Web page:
SOFT SKILLS PROPELLING PROFESSIONAL SUCCESS IN POST-PANDEMIC ECONOMY

The past two years brought unprecedented changes to how we live and work. As the second wave of The Great Resignation is forecasted to descend upon all industries in the middle of 2022, employers and employees are fundamentally rethinking their future strategies.

Whilst it is tough to foresee the true expend of changes and the lasting effects on post Pandemic world, it is evident that changes are here to stay.

Research conducted by Harvard University has consistently shown that 85% of career success is attributable to well‐developed soft and people skills. Traditionally, the emphasis on business etiquette was placed in a professional environment to build long term business relationships and customer rapport. In the current climate, however, employers began to recognise that people skills are necessary not only for potential candidates to stand out but also for corporations to preserve the talent they already have working for them.

The Pandemic catalysed the ever-growing dynamic equilibrium in the job markets worldwide, the most significant change since The Industrial Revolution. The aim is to excel in this short window of opportunities, where companies are willing to hire people with a wide range of experience and invest in the training of their employees. Whilst lack of industry-specific knowledge or expertise is eagerly acknowledged and supported by the employers, well-developed soft and people skills remain imperative components and criteria when hiring.

Working from home digitised the way we interact with our colleagues and clients. As for many of us, main channels of communication are emails, telephone calls and video conferencing; it is more vital than ever to possess the ability of clear and concise communication, good manners, and the ability to build strong relationships with people, whom we may never get to meet in person. Rapid globalisation and outsourcing of the workforce added a further layer of necessity to communicate with people from different cultures across the world effectively. We have found ourselves in a world where knowledge and skills have been placed on the same plateau with professional decorum and cross-cultural sensitivity.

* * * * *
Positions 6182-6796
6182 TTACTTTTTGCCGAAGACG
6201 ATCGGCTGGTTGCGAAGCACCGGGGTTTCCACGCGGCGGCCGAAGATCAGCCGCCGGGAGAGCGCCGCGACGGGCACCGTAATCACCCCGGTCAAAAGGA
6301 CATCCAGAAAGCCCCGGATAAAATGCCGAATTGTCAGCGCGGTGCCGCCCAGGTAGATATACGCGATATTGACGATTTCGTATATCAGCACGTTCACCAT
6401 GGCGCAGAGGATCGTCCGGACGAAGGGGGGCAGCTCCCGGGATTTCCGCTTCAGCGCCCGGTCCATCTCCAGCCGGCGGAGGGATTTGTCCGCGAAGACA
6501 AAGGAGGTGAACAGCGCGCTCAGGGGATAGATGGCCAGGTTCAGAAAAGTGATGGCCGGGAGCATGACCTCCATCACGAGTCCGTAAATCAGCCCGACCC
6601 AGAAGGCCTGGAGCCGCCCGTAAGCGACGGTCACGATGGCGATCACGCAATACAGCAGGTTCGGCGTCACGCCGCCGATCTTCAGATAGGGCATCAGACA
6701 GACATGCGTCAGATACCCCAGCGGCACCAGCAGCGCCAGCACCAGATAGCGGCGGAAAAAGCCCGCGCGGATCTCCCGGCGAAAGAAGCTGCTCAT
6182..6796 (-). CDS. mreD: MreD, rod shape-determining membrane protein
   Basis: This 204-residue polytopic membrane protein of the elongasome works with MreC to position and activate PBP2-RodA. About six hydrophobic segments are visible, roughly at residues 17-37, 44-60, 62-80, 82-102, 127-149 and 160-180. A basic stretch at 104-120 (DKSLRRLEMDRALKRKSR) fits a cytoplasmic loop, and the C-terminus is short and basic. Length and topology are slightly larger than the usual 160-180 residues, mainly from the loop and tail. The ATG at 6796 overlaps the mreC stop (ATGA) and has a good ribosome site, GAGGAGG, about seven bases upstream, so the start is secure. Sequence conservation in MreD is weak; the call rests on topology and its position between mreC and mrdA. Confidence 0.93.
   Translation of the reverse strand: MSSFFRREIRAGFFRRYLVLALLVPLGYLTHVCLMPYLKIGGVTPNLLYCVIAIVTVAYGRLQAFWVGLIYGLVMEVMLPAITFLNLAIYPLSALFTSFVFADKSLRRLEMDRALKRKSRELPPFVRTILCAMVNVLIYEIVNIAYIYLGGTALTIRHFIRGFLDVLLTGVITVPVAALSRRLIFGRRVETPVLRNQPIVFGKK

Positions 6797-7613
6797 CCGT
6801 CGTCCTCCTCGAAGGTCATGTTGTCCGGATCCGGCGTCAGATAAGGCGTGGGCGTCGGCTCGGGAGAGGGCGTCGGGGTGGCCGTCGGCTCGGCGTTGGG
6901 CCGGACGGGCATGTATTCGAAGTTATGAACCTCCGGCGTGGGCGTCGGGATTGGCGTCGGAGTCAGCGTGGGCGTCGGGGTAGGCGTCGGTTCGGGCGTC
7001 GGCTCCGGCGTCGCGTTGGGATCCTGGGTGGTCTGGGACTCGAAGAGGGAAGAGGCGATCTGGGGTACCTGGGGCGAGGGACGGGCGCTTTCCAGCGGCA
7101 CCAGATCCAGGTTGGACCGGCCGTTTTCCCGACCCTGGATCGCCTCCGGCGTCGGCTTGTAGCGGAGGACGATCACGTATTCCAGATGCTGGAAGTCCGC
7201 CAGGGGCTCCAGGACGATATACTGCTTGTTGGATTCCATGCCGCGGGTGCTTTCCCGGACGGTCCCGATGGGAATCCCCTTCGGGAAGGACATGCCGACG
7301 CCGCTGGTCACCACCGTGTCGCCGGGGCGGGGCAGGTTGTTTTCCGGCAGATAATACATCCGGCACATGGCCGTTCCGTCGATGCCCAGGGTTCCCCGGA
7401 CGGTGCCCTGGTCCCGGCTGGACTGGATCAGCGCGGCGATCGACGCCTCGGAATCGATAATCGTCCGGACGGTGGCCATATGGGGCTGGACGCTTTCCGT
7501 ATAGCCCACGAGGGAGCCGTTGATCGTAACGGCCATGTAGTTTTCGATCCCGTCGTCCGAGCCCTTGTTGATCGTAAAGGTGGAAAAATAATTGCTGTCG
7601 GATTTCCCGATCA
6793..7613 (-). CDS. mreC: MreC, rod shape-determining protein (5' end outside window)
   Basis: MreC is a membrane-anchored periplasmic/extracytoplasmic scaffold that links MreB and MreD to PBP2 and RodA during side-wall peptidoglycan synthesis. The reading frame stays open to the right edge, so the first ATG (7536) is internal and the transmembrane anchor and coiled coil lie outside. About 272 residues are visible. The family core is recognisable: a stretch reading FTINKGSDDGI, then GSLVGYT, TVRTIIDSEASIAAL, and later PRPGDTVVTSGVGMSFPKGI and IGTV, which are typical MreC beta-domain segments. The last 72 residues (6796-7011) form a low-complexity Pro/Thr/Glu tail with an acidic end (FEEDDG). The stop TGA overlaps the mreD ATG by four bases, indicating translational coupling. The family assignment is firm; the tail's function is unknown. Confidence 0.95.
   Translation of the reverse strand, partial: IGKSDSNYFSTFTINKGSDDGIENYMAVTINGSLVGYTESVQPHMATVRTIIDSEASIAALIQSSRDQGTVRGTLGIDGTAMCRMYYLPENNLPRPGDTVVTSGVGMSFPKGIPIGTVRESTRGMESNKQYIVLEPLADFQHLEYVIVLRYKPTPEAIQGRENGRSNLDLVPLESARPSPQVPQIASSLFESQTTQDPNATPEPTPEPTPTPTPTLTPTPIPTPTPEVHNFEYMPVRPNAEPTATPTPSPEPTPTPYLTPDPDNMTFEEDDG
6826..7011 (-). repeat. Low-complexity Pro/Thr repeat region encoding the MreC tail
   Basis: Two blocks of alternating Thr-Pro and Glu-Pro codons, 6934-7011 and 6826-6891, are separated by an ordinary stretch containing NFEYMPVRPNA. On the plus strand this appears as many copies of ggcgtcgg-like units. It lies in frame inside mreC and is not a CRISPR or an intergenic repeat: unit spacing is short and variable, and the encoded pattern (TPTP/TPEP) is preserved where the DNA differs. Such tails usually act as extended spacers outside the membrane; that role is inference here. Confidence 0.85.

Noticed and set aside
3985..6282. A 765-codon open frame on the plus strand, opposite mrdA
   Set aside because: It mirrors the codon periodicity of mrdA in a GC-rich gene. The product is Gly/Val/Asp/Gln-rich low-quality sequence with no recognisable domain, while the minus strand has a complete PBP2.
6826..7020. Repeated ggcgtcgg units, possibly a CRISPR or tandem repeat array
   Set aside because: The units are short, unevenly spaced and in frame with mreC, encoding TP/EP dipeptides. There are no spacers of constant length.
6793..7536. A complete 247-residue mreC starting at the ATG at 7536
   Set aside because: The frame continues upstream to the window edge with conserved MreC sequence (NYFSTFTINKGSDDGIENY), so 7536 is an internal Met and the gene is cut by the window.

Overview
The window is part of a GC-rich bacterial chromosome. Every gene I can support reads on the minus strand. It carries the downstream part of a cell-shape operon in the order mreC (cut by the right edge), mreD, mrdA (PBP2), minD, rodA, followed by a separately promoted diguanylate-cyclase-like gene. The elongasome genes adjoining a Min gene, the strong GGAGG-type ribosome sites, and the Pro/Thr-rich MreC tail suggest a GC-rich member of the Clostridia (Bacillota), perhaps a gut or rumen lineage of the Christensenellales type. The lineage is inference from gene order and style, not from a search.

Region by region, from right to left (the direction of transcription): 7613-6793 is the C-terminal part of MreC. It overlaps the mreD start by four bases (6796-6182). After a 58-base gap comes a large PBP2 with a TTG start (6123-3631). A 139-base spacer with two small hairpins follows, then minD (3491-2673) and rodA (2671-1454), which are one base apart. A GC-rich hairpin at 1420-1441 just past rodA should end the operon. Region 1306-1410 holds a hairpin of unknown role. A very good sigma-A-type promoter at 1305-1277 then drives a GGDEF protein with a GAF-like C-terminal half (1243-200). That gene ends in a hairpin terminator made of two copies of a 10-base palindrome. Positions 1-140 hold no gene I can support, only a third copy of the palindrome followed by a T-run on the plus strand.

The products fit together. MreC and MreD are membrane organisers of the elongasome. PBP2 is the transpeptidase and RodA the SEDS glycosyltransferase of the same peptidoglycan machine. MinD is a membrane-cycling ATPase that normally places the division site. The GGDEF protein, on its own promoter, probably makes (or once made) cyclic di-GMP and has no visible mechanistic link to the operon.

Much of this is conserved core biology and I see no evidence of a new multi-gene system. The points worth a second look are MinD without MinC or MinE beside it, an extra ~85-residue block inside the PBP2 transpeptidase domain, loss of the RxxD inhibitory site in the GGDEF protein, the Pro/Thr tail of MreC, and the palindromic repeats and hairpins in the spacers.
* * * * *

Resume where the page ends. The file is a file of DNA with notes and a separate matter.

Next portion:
As someone whose primary professional expertise are in STEM, my conclusions are based on a unique blend of diligent observations and firm comprehension that developing good soft and people skills is very much a multidimensional phenomenon. In my opinion, the single ability to switch up and adapt one’s vocabulary depending on the audience is the most critical life skill one can master. To excel in a professional environment, personal presentation, listening skills, and efficiency must be learned. But above all, even if professional development is not on your priority list, it is worth remembering that Ai is estimated to replace 40% of current jobs within the next 15 years. With this undisputable prognosis in mind, it is worth remembering that soft skills will remain the most sought for expertise in job markets across the globe.

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Write by Anastasia Martel, a specialist in Etiquette  

8 February 2022, United Kingdom

Category: Diplomacy

Reference: AM80222D

“Somos una empresa de desarrollo de capacidades que conecta valores, culturas, organizaciones, individuos y sociedades en todo el mundo”

AUSTRALIAN PUBLIC DIPLOMACY

PROTOCOL AND ETIQUETTE

In June 2018, Australia’s very own High Commissioner to the United Kingdom, the then titled Honourable Alexander Downer, and his Twitter faux pas splashed over the Australian news.  What did he do that made Aussie headlines?

Two weeks after officially leaving his post as High Commissioner, he used his ‘business’ account to tweet support to his daughter, Georgina Downer, who was forging a career in Australian politics.  The secretary of Foreign Affairs and Trade Department, Frances Adamson, stated that Alexander Downer “mistakenly used the account instead of his own” stated the Adelaide Independent New Indaily, Friday, Jun 1, 2018.

The rapid evolution of mobile technology, together with the emergence of social media, has significantly changed, to communicating instantly, letting millions know facts, figures, actions, reactions, and interactions.  How can social media and diplomacy work hand-in-hand?

Modern public diplomacy is used for the promotion and enhancement of a countries profile, critical humanitarian and consular events, and the explanation of economic developments.  The use of public diplomacy allows for open, transparent, and accountable dialogue, which enhances friendly relations, monitors events, gauges public sentiment, gathers information, and explains government policies and programs.  However, the Australian government states in an Administrative Circular of July 2014 that social media does not replace traditional avenues of announcements.